On the eve of the new year of the fortuitous Golden Pig – here is our insider-track guide to auspicious business growth in China in 2019. We think there are five key mindsets you need to adopt for doing business in China.
Show China that you’re up for a ‘win’win’ marriage, not a date!
Global perceptions about China often focus on the ‘pile it high, sell it quick’ mindset. After all, China is famed for its competitive manufacturing, lower labour costs and perhaps low-quality production at dirt cheap prices. If, however, you really want to grow your business successfully in China, you need to bring yourself up to date. It’s time to present yourself as a long-term premium partner to the new era of ‘quality’ that befits current market trends in China.
Chinese customers and partners want you to show them that you care! You need to demonstrate that you’re not after a ‘fast buck’ nor do you intend to disappear into the sunset with all of your profits. It’s time to declare your intentions to grow your market presence in China in a ‘win-win’ fashion with your local partner. After all, this will pay dividends to your long-term success.
Seek first to understand.
When launching your operation in China, it may be tempting to roll out what has worked in other territories and apply your well-oiled global strategy. Mistake! This may seriously hamper your success. Ignore the powerful Chinese consumer at your peril.
The opening of the Chinese economy to foreign investment began in the early 1980s and gradually ‘western’ approaches to doing business began to infiltrate into Chinese culture. However, in most areas, the Chinese market is resolutely, well, Chinese! When establishing your footprint in China, you should always bear in mind that local partner or customers will have their own perception of the value that you are offering. When it comes to developing your local strategy, it’s time to listen, not preach. This, is a golden business opportunity.
Embrace Chinese culture.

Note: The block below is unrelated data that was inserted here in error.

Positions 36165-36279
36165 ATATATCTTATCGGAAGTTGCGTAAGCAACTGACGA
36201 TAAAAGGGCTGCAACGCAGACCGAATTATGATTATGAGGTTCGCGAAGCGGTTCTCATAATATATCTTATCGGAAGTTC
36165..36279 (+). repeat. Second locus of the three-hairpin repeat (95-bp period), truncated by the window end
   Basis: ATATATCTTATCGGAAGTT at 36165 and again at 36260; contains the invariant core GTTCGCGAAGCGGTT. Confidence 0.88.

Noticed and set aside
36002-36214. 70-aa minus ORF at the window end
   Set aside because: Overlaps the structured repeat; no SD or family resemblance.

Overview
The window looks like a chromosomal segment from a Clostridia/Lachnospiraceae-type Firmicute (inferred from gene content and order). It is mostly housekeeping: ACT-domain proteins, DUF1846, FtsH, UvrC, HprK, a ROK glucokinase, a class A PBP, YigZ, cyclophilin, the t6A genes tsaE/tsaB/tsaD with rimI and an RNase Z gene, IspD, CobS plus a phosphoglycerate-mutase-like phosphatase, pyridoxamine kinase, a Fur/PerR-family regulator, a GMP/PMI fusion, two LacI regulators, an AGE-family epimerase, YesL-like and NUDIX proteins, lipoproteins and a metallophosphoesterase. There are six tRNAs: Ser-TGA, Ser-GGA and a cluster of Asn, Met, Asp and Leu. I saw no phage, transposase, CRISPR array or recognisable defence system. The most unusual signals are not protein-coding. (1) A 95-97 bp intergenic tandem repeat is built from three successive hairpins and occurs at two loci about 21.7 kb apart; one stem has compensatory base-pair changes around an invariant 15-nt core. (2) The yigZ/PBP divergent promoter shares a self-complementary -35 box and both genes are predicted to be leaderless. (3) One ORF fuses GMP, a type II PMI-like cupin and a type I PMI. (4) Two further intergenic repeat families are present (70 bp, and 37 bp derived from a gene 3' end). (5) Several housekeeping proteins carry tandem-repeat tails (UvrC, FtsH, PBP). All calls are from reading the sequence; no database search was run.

There’s no denying the cultural divide between east and west. That cultural difference is not just conceptual however, and may also affect how you go about your daily business. For example, Chinese New Year is the first day of the New Year in the Chinese calendar, which differs from the Gregorian calendar new yearIt is also known as the Spring Festival or the Lunar New Year and every year is represented by a zodiac animal sign.
If you are doing business in China, it’s important to show your understanding of the importance of these celebrations (you may even like to join in!) and certainly not to suggest arranging any important meetings with your local partner during such periods.
Get to know China politics and policy.
The political systemin China is a rather different ‘kettle of fish’ to what you may be used to in the UK and perhaps a little more complex. Before setting up a business in China, it’s critical to understand how things work in detail and to get to the bottom of Chinese politics and policy. For example, when setting up a new business in China, some legislation will be under the domain of local government, but in other areas you’ll need to submit your application to the central government bureau.
Doing business and acting ‘local’.
China most certainly has an appetite for globalisation and a reportpublished by Cambridge University Pressestimated that China has 250 to 350 million English learners,” the EF English Proficiency Index stated. “It appears that China is poised to surpass India in the number of English speakers in the coming years, if it has not already done so.”
With millions of Chinese studying English have you assumed you can conduct your business in China entirely in English? Think again! There is a total population of over 1.3 billion and unsurprisingly, the most common language for communication is Chinese.Also, China is a huge country divided into different regions. Traditions, languages and dialects vary.To develop your business across China you need to “think local”. This is why your trusted local partner and employees are your eyes and ears. You could learn much from them and develop a winning, locally informed strategy. The old adage, ‘think global, act local’, may be a cliche, but worth having front of mind!